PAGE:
He may have had millions of built-in supporters around the country, but one glaring reality kept the Stephen Colbert for President train from gaining any steam: You can't win if you're not on the ballot.
Yes, we found out Thursday that Colbert's bid to get on the ballot in his home state of South Carolina was rejected by the state's Democratic Party because it didn't consider him a legitimate candidate.
But the reality is that while you can technically run for president in one state, the only way to actually have a shot at the White House is to get on the ballot in all 50. This requires the major candidates to spend tens — or in some cases hundreds — of millions of dollars, which means that the many fringe candidates who are struggling to get on one or two states' ballots have no shot at the big prize.
According to campaign-finance laws, once someone who is running for office has raised or spent more than $5,000, he or she is considered a legitimate candidate, said George Smaragdis, a spokesperson for the Federal Election Committee. "Anyone can file," he said, "and once you raise or spend that $5,000, it doesn't matter if you're on the ballot in one state or 50 states. Can you possibly win the nomination being on the ballot in one state? It's not likely."
As of October, Smaragdis said 48 candidates had registered to run for president and reached the $5,000 ceiling, while 199 others have filled out the paperwork but haven't yet raised or spent enough money. And, as in past years, Smaragdis said he expects that number to rise even higher as the election draws closer.
Though at one point he claimed he was flirting with running as both a Republican and a Democrat in South Carolina, Colbert said he ultimately went with the Democrats because the fee to file for the Republican Party was $35,000, versus the Dems' $2,500. And even if he wanted to switch allegiances now, the faux-conservative Colbert has missed his chance, as the filing period for presidential candidates to get on the Republican ballot in the state ended at 5 p.m. Thursday, according to Rob Godfrey, communications director for the South Carolina Republican Party.
"Unfortunately, the filing period has closed," he said, noting that 11 people made the cut. If he hadn't balked at the high price of candidacy, Colbert might have made it an even dozen, Godfrey added, because "any candidate who meets the constitutional requirements, the federal election requirements and files the appropriate paperwork and pays the fees can be on our ballot." Godfrey would not speculate on how the Republican Party in his state would have treated a Colbert bid, since the comedian did not attempt to file.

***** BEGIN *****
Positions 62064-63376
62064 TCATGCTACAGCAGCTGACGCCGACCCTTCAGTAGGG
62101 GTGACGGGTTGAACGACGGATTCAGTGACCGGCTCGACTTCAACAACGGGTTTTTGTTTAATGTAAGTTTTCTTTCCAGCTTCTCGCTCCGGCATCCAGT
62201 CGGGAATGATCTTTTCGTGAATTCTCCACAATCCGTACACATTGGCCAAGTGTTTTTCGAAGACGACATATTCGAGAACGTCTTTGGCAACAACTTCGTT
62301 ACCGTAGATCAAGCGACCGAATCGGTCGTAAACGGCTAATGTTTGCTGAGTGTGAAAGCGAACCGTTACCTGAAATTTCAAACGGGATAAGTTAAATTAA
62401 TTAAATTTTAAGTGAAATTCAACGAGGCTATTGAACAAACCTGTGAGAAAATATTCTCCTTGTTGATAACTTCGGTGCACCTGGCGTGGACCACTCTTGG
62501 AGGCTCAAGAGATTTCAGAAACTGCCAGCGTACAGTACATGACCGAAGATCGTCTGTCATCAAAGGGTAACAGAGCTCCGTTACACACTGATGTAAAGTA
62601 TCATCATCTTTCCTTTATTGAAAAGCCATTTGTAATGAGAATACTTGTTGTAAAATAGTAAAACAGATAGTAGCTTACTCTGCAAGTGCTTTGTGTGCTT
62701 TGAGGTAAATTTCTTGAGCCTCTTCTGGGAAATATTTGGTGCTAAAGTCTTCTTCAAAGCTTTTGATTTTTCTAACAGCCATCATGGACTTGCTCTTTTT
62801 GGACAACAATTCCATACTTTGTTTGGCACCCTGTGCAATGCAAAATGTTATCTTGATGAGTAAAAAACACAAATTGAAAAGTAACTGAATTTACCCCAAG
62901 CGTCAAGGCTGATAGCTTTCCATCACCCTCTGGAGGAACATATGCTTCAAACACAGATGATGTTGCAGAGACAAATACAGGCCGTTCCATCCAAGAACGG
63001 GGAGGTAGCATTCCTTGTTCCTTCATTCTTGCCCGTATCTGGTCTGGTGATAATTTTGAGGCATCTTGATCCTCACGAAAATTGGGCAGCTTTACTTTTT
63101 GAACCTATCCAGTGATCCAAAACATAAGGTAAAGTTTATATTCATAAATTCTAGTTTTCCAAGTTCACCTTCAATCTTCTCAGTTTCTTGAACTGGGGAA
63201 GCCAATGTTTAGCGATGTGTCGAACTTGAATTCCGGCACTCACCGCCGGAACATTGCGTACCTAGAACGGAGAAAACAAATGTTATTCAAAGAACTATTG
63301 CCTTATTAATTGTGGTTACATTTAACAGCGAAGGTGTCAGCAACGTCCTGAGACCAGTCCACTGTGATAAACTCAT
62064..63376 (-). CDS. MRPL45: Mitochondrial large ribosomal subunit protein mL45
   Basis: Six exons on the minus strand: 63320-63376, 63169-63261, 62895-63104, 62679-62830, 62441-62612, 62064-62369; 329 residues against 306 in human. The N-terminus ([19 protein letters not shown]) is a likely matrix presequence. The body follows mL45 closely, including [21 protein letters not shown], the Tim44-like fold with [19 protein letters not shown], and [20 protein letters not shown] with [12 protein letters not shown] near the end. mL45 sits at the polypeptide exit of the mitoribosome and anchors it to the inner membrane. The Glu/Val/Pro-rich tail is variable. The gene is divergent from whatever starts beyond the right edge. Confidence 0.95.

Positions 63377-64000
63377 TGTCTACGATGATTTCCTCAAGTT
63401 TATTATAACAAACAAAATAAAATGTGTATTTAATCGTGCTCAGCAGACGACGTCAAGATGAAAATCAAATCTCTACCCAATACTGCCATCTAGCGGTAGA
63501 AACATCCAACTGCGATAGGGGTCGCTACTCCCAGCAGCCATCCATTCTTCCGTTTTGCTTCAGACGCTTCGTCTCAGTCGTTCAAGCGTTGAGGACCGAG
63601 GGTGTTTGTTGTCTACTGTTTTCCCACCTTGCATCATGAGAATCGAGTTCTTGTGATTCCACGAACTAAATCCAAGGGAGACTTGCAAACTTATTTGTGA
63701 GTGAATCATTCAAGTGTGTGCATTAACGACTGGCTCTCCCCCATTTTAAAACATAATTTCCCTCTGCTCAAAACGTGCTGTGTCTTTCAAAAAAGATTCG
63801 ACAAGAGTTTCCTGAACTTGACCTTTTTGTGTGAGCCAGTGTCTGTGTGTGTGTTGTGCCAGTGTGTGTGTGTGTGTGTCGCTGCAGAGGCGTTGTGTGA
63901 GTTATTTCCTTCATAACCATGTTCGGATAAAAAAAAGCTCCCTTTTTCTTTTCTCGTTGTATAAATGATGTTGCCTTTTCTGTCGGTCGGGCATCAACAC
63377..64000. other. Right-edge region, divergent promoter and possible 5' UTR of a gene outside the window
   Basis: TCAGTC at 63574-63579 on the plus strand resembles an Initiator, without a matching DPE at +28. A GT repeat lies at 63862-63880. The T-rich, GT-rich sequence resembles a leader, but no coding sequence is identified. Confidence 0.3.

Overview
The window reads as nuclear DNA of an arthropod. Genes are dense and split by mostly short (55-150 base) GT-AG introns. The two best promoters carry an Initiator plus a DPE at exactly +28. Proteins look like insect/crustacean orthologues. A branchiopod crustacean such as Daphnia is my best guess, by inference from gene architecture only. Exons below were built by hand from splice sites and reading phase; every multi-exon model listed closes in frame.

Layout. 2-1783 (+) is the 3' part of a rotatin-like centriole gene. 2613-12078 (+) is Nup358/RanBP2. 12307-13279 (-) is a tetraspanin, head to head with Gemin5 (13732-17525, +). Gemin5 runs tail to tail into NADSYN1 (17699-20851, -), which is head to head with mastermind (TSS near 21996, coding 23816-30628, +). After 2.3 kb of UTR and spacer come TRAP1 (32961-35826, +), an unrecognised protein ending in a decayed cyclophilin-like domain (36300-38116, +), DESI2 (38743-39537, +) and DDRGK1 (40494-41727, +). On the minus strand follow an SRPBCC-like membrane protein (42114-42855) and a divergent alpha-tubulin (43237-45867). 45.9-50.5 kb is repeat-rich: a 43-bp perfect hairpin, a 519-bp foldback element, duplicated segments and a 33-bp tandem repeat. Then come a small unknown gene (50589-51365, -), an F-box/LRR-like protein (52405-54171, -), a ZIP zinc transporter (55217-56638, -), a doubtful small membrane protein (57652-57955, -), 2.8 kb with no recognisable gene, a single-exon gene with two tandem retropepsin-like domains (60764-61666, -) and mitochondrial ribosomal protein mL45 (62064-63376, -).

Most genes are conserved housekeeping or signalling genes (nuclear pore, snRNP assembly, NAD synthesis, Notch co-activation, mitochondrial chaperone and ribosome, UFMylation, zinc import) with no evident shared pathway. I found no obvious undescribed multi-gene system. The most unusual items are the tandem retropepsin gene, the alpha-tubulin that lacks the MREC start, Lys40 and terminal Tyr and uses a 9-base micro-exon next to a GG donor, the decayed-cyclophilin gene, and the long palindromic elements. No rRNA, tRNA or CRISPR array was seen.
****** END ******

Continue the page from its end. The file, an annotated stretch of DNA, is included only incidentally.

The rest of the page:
Joan Hoff, the president of the Center for the Study of the Presidency, said Colbert might have had a good laugh about his brief snack-chip-sponsored run at the White House, but it's not a total goof in her eyes. "Colbert's [campaign] differs from others such as [late comedian and six-time presidential hopeful] Pat Paulsen's because he has a regular TV program of his own and because he actually tried to officially register as a candidate in a state," Hoff said. "This [made] him potentially a more 'real' candidate in terms of vote-getting than the others."
While the campaign shtick made for good TV, some Democrats might have gotten uncomfortable flashbacks to the 2000 election, when Green Party candidate Ralph Nader was blamed for siphoning off enough of the vote in Florida that it may have helped George W. Bush defeat Vice President Al Gore. Politico.com chief political columnist Roger Simon said Colbert could have become a legitimate concern.
"If he had gotten on the ballot on the Republican side, where things are really tight, people would have said, 'This guy can really screw things up,' " Simon said. "He would have had three tiers of voters: an admittedly small tier of people who think he should be president, those who want to cast a vote for 'none of the above' and try to blow the process up. ... They think it's a joke, so they vote for the guy who is consciously joking — that's a bigger tier. And then there are the people who don't think it's a joke."
Had Colbert gotten on the ballot as either a Republican or a Democrat, Simon said the three tiers could have made a real impact. "I don't know why he was limiting himself to South Carolina," he added. "He could have been on the ballot in New Hampshire, where it's a lot easier and there are 80 people on the ballot." If nothing else, Simon said Colbert would have "sucked up a lot of the oxygen," luring dozens of camera crews and reporters to his events, which likely would have been very well-attended. "In a heated campaign where events are held simultaneously, there are reporters who would not have attended some of the other candidates' events to cover Colbert. Hell, I would have gone because there should be one candidate who is intentionally funny given how many are unintentionally funny."
Colbert's spokesperson did not return calls or e-mails for a response as to what the comedian's next move might be. But given the (faux) bitterness he expressed on his show Thursday night following his Democratic rejection, it seems unlikely that his blink-and-you-missed-it campaign will rise again — especially since Hollywood writers voted to go on strike beginning next week and the "Colbert Report" will likely be off the air for an undetermined amount of time.
Then again, that would leave Colbert more time to campaign.